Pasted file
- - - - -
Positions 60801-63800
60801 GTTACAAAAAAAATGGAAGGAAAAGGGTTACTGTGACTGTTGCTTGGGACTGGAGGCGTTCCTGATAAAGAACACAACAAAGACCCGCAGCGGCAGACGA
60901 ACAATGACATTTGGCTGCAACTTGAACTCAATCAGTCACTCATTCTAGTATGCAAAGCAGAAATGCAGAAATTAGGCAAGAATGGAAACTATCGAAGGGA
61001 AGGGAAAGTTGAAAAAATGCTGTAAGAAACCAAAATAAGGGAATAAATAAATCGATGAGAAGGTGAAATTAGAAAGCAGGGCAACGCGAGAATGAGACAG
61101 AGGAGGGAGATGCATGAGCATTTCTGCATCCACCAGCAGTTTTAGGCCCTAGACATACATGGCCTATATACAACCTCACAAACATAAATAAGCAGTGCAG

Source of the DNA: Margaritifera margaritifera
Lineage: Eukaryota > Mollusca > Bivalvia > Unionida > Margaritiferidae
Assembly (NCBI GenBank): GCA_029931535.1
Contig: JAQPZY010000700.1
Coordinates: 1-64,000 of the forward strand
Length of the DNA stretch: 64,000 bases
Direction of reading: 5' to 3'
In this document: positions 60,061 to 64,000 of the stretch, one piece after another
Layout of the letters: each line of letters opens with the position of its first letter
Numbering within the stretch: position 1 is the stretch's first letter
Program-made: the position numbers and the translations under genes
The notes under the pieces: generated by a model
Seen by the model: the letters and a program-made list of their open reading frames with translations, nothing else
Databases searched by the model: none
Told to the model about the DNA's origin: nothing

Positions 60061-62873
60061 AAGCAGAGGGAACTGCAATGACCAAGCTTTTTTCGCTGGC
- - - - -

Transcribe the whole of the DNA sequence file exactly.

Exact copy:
Positions 60801-63800
60801 GTTACAAAAAAAATGGAAGGAAAAGGGTTACTGTGACTGTTGCTTGGGACTGGAGGCGTTCCTGATAAAGAACACAACAAAGACCCGCAGCGGCAGACGA
60901 ACAATGACATTTGGCTGCAACTTGAACTCAATCAGTCACTCATTCTAGTATGCAAAGCAGAAATGCAGAAATTAGGCAAGAATGGAAACTATCGAAGGGA
61001 AGGGAAAGTTGAAAAAATGCTGTAAGAAACCAAAATAAGGGAATAAATAAATCGATGAGAAGGTGAAATTAGAAAGCAGGGCAACGCGAGAATGAGACAG
61101 AGGAGGGAGATGCATGAGCATTTCTGCATCCACCAGCAGTTTTAGGCCCTAGACATACATGGCCTATATACAACCTCACAAACATAAATAAGCAGTGCAG

Source of the DNA: Margaritifera margaritifera
Lineage: Eukaryota > Mollusca > Bivalvia > Unionida > Margaritiferidae
Assembly (NCBI GenBank): GCA_029931535.1
Contig: JAQPZY010000700.1
Coordinates: 1-64,000 of the forward strand
Length of the DNA stretch: 64,000 bases
Direction of reading: 5' to 3'
In this document: positions 60,061 to 64,000 of the stretch, one piece after another
Layout of the letters: each line of letters opens with the position of its first letter
Numbering within the stretch: position 1 is the stretch's first letter
Program-made: the position numbers and the translations under genes
The notes under the pieces: generated by a model
Seen by the model: the letters and a program-made list of their open reading frames with translations, nothing else
Databases searched by the model: none
Told to the model about the DNA's origin: nothing

Positions 60061-62873
60061 AAGCAGAGGGAACTGCAATGACCAAGCTTTTTTCGCTGGC